Today I’m sharing the recipe of Broccoli Soup. Do try this Thai Broccoli Soup.

Ingredients (Serves 4)
Broccoli - 1/2 kg
Rice bran Oil - 2 tablespoons
Garlic cloves - 3-4
Ginger - 1 tbsp pounded
Green chilli padi - 1 pounded with the ginger
Shallots - 2 chopped fine
Lemon grass - 2 tbsps chopped
Kefir lime leaves - 4 (optional)
Salt as per taste
Coconut cream - 1/2 tin (1 tin = 13.66 oz) of Thai unsweetened Coconut cream
Spinach - 3-4 leaves (For colour only)
Coriander leaves - 5-6 Tbsps (For Colour and Garnish)
Lime juice - 2-3 tbsps
Vegetarian Fish sauce - 1- 2 tsps (optional)
Croutons for Garnish


Heat oil in a heavy bottomed pan/wok.
Add the shallots, garlic, ginger, and chilly.
Sauté until the shallot is transparent. Add lemongrass and sauté 1-2 more minutes.
Add 1 cup water, kefir lime leaves, salt and broccoli and bring to boil – it’s OK if the broccoli isn’t all submerged, it will still steam.
Bring this to a boil, cover, lower heat and gently simmer 10-12 minutes, or until broccoli is tender.
Once tender, turn the heat off, uncover.
At this point, you could add a handful of spinach (Optional) to give the soup a more vibrant green colour.
Add 4-5 tbsps of coriander (save the rest for garnish). Let this cool down and blend until very smooth using a blender.
(Caution - Blending a blender full of hot ingredients will explode!)
Place the smooth blended soup back in the pot/wok, and let it simmer over low heat.
Stir in the coconut milk – you can start with half a can and add more to taste. After adding the coconut milk do not boil the soup. Just a simmer would do.
Add lime juice, and optional fish sauce (Vegetarians can use the Vegetarian Fish sauce) to taste.
Serve hot in a bowl, garnish with finely chopped coriander leaves and croutons.
You can add a dash of coconut cream as garnish too. I didn't because I'm loving the beautiful green colour.
Dunk into the steaming bowl of the hot soup and enjoy.
A solace on cold winter nights and rainy days...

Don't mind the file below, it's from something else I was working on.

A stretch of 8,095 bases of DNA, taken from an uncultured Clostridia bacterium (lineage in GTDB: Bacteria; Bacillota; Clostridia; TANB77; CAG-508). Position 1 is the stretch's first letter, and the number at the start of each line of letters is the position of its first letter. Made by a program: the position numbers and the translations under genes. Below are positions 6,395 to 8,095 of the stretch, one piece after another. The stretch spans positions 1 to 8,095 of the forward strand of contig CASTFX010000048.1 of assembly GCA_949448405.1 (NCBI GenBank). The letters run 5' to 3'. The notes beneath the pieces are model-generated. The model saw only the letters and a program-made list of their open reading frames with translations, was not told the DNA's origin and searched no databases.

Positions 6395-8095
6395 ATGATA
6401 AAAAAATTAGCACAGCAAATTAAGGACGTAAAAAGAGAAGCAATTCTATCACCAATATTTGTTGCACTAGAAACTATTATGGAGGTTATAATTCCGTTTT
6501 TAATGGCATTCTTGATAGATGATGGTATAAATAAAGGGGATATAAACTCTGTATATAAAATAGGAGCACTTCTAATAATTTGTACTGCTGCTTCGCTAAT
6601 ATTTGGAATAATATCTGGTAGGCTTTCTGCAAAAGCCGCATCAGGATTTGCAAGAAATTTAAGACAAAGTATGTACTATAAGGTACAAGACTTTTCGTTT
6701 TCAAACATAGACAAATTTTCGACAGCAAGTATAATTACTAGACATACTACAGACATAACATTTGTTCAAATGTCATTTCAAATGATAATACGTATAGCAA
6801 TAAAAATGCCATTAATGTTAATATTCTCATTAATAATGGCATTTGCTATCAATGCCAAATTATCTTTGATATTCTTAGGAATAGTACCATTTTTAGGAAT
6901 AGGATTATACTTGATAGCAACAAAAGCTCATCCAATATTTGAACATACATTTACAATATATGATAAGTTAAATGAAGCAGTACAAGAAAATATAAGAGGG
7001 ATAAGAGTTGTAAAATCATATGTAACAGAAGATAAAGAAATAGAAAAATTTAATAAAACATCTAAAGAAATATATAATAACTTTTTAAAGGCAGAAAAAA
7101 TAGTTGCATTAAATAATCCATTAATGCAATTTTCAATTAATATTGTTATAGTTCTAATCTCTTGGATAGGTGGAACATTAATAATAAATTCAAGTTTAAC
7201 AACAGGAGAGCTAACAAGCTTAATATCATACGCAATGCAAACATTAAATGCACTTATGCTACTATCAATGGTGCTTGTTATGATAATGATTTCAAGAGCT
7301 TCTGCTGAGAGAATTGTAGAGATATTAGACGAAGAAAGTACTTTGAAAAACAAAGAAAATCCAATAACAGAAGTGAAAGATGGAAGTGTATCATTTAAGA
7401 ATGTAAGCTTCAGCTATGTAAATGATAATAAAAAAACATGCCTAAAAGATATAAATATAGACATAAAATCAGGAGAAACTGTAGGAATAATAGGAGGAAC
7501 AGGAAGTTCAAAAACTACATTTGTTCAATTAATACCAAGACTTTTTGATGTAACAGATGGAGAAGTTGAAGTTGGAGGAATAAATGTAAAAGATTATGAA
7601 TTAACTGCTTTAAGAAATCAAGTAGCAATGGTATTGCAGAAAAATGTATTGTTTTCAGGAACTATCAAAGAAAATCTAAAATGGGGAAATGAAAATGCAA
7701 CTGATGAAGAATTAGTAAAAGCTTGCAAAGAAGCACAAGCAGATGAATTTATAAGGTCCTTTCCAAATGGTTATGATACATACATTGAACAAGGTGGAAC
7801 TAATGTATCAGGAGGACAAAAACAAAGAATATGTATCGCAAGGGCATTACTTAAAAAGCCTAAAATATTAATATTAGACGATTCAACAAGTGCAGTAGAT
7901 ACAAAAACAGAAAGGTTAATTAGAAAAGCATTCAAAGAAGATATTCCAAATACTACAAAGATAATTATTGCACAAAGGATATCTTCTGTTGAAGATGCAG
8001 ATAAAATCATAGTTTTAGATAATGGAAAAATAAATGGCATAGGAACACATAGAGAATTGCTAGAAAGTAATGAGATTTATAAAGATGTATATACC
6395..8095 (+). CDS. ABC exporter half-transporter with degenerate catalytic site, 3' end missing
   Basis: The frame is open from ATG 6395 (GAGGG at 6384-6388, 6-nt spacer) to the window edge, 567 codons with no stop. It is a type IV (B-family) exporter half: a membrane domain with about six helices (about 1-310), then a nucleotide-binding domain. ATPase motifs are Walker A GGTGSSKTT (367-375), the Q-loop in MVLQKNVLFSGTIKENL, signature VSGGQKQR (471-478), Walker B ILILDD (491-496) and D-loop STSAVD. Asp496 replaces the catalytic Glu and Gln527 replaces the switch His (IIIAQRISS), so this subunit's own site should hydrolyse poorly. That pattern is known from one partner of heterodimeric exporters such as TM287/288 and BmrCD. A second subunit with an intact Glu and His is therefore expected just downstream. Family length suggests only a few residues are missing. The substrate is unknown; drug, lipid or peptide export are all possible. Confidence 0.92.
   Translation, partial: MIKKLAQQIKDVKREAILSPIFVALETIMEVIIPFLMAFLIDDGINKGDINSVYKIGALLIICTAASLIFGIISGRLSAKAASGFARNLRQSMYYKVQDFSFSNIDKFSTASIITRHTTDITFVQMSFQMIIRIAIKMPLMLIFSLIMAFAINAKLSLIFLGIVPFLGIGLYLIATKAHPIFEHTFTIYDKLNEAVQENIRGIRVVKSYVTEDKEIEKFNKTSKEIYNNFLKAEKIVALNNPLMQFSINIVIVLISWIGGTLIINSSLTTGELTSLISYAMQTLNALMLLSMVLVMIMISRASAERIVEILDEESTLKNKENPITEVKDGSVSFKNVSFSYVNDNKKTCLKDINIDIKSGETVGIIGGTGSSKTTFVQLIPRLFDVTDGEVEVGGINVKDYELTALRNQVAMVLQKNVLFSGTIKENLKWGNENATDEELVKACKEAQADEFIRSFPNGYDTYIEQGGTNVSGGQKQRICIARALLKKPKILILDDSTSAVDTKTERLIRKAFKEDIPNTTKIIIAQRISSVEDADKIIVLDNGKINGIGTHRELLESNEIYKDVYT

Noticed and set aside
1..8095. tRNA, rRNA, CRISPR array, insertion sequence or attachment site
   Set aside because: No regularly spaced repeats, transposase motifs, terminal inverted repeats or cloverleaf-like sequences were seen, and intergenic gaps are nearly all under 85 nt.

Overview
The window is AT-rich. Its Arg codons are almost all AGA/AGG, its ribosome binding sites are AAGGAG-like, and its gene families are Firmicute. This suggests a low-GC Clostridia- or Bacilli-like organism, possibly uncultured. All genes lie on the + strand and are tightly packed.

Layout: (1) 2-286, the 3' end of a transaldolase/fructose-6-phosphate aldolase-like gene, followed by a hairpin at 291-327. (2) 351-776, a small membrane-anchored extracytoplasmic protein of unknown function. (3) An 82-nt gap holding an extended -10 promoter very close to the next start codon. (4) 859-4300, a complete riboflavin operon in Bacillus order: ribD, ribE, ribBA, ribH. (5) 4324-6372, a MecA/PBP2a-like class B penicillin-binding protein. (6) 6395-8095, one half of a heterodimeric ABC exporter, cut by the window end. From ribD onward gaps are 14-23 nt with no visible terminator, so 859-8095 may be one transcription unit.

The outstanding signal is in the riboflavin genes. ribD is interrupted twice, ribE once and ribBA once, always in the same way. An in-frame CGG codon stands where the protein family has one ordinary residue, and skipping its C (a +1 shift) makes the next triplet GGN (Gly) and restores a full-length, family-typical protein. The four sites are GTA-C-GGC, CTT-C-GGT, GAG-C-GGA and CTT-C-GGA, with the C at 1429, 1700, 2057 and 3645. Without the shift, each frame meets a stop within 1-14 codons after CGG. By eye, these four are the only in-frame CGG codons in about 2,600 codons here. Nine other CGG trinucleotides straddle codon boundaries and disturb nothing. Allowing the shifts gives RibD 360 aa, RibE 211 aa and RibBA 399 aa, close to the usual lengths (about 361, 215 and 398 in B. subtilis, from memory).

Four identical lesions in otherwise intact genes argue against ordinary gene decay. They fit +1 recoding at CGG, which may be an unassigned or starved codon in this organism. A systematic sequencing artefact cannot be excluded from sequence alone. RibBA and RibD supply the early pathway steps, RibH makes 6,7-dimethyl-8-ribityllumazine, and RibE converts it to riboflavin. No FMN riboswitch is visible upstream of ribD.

· The coconut milk can be replaced with dairy for non-vegans

· If not adding the Fish Sauce, check for salt and adjust accordingly by adding a little more salt to taste.


· Blending a blender full of hot ingredients will explode. Please be careful. Allow the ingredients to cool down before running it in a blender.

Friday, July 4, 2014


This is a vegan recipe. I was also careful to use the NON GMO Soya bean Tofu.  
(Kindly do click on the word "NON GMO Soya bean" hyperlink to learn more about Non GMO Foods).
There are many varieties of Tofu available in the market. For this recipe choose the medium firm ones. In Singapore you can buy it everywhere and they are known as Tau kwa.
Soya bean is high in calcium which is good for your bones and teeth.

Tau Kwa also has a high amount of Isoflavones which allows one to prevent heart disease. FDA states that consumption of 25 grams of soy protein a day, as part of a diet low in saturated fat and cholesterol, may reduce the risk of heart disease. With these kind of health benefits isn’t it good to add tofu to your vegetables?

This dish is very easy to cook and very healthy as it’s packed with proteins and vitamins. I would call it a crunchy crispy delight. You can eat this with brown rice/ white rice/ Noodles or just dunk into a bowlful of this nutritional delicacy.

Stir fry vegetables with soya sauce is made in many south asian countries with a variation to the sauces / spices used.